Why do we need smart cities and how can technology help us?
Smart cities use modern technologies to provide their citizens with a better standard of living through information and communication technology. In the last few years, the concept of smart city has become so popular and attractive as a new innovative industry that competition has started for someone to invent something new, so some have devised a “smarter” model because the goal is to constantly improve the system and always strive for better, not some level of smart.
Also, many models have emerged that have been used to describe the concept and definition of what makes a smart city. For the sake of simplicity, transparency, and at the same time the integrity of the display of model components, we bring a slightly customized multi-layered display model.
Policies and goal settings
At the level of policies and goal setting, the focus is on the well-being of citizens. In the area of sustainability and environmental protection, policies and objectives for energy efficiency, monitoring of environmental indicators and monitoring of the exploitation of natural resources are defined. Of course, the government must also bear in mind the economic viability of such a policy, which will bring new investments and jobs and stimulate innovation. The ultimate goal of quality economic policy is a high level of satisfaction with the quality of life and standard of living of its citizens.
A higher standard of living also means higher labor costs, which, on the other hand, must be supported by products and services of a higher degree of complexity, with a greater share of embedded knowledge and innovation. The standard of living of a society depends on productivity. Productivity is primarily the result of investment and competitive competition, and it can be stated that Croatia lags significantly in this context.
At the level of smart industries and services, the goal is to improve all components. Utilities such as water supply must be equipped with modern technological solutions in order to increase efficiency and reduce losses. Energy-efficient construction in smart locations needs to be encouraged, and smart government includes smart services for citizens accessible through the internet, communication between public authorities ‒ instead of citizens walking from department to department.
Smart infrastructure is actually an ICT infrastructure that enables a smart city. There are various control systems for monitoring and remote control of utility systems, sensors that allow data to be received for these systems, smart devices, web services for inter-system data exchange, network infrastructure, and systems for analyzing the data collected so that they can bring informed information. , better decisions, and set realistic but ambitious goals.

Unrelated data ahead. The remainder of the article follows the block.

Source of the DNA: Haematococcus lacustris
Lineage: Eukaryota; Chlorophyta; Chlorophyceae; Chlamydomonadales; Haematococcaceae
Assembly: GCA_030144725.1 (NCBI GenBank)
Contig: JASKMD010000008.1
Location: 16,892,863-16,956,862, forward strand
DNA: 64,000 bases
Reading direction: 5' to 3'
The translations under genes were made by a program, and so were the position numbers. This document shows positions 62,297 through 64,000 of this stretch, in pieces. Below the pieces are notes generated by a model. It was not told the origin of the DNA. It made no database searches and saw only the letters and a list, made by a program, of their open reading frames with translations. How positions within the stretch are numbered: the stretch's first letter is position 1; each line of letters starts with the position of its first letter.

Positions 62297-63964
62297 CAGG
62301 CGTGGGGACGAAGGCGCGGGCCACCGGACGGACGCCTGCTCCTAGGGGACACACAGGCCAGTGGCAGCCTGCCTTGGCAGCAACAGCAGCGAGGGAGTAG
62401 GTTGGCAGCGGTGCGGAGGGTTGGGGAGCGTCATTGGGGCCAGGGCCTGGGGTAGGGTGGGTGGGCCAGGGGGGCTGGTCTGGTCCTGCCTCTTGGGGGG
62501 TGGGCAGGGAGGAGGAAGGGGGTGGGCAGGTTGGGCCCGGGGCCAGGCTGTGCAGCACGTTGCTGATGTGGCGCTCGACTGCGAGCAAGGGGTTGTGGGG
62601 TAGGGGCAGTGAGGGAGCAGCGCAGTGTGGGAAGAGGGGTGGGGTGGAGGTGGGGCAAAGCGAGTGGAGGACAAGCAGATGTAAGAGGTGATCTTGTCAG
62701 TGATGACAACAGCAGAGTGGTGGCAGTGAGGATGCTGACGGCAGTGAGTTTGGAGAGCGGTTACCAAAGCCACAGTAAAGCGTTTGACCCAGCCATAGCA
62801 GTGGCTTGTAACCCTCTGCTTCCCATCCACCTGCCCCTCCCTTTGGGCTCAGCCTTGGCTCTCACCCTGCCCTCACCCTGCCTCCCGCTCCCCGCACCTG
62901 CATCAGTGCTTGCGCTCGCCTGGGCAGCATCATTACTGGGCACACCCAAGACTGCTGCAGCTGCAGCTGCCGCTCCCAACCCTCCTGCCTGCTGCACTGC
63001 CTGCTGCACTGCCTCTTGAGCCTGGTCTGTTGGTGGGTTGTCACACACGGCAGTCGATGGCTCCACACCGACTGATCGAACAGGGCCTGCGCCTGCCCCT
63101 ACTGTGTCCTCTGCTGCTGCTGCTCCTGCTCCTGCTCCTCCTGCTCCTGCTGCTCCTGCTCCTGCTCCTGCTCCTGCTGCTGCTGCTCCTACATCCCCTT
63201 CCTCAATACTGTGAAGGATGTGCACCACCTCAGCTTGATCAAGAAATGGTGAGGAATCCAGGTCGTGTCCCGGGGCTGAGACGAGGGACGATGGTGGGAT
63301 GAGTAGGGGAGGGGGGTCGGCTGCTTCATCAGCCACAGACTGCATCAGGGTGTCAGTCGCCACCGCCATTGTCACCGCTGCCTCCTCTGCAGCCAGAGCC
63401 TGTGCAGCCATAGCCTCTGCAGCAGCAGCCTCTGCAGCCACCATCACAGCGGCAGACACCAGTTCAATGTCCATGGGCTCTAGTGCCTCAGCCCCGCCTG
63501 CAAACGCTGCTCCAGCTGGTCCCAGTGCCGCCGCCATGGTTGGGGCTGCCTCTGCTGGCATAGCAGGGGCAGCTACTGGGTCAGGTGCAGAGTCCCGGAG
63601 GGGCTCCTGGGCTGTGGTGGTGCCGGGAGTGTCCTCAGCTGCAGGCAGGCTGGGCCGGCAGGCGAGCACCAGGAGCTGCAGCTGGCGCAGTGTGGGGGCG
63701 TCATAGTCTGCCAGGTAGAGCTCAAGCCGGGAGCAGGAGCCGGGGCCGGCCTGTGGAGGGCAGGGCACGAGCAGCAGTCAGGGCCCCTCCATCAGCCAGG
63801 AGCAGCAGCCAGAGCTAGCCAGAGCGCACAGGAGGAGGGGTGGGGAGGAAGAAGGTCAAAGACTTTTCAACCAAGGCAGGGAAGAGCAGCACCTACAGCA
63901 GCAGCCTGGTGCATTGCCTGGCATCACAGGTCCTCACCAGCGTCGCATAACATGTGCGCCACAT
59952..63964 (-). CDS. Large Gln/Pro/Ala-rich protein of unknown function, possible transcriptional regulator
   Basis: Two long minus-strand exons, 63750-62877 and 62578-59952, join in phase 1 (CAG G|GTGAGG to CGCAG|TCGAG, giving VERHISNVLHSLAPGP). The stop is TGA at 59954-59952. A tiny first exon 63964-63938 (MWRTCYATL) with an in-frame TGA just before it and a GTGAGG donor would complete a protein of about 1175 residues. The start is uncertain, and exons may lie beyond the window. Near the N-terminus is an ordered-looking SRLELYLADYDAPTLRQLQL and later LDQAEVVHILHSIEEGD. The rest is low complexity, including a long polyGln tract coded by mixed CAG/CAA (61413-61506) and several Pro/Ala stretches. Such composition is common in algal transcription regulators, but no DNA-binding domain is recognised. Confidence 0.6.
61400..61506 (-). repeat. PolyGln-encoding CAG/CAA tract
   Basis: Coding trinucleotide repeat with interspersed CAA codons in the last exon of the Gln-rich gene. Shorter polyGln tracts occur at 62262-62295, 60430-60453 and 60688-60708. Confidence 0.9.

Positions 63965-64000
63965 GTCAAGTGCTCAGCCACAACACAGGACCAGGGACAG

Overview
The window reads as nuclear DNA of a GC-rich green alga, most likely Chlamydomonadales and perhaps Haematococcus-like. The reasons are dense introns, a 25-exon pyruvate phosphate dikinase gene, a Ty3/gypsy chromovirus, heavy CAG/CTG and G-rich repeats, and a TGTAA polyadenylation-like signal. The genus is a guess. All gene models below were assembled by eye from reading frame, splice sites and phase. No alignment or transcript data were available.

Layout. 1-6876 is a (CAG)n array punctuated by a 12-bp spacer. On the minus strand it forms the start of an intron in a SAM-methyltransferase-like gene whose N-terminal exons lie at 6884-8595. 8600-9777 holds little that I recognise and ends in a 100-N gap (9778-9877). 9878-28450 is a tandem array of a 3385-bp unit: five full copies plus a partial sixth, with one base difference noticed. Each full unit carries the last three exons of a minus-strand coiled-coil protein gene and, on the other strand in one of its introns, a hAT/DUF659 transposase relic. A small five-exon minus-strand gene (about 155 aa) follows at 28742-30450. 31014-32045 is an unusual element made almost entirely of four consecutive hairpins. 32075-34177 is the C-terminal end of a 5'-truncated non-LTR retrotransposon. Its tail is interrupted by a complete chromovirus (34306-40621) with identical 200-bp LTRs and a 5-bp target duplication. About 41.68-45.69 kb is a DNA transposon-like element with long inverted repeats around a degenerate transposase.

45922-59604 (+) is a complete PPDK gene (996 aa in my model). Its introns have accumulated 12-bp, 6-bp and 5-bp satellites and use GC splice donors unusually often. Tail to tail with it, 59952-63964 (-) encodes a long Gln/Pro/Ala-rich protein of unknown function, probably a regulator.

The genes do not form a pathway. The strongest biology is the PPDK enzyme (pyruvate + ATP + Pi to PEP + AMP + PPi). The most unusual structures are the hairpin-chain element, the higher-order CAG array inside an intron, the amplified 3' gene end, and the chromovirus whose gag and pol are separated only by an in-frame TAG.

Globalization and the increasing use of new technologies bring about the fact that, to an increasing extent, individuals, companies, societies and nations have to compete with the rest of the world. A key Croatian problem is the lack of cooperation between the economy and the research community on specific projects, or too few commercial projects that are the result of such cooperation.
In the last twenty years, the global environment has undergone significant changes. The modern economy is increasingly becoming an economy based on knowledge and innovation. Research, technological development and innovation are essential factors in strengthening the competitiveness of national economies and are extremely important for their long-term sustainability and growth. World experience from advanced countries (Austria, Sweden, Denmark) shows that competence centers can be an important factor in improving the capacity of local communities and regional economic ecosystems, enabling them to be more competitive.
What about EU ?
Europe is rapidly seeking new sources and ideas for economic growth. EU companies can no longer compete with the world on the basis of low prices or low product quality, the EC said in its strategic document “For a European Industrial Renaissance”.
Turning to innovation, increasing productivity, efficient use of resources and high added value in products and services that can compete in an increasingly complex global market is key – and the Smart Cities Competence Center with its industry, SME, university and city stakeholders can help .
Economic recovery must be based on high-quality human capital, high-quality institutions, sound macroeconomic and financial management aimed at stimulating economic growth and fostering involvement in global value chains.
We need to offer solutions for the modern world, for a small country integrated into a large EU. The solutions lie in entrepreneurship, the release of creative and individual responsibility in the private, research and public sectors. In addition, the state and local self-government need to be of high quality service, invest in education, provide high quality public services, fund research, development and innovation and therefore have partners in large, medium and small enterprises.
Modernized and professionalized public administration is an important factor in the context of smart cities. Making regulations based on impact assessment and regulatory cost calculations must be stimulating rather than restrictive. Affirmation of responsibility, creativity, independence and professionalism in public administration is a necessary prerequisite for a better business environment – and one of the tools to increase their efficiency are certainly the components of the ICT solution for smart cities.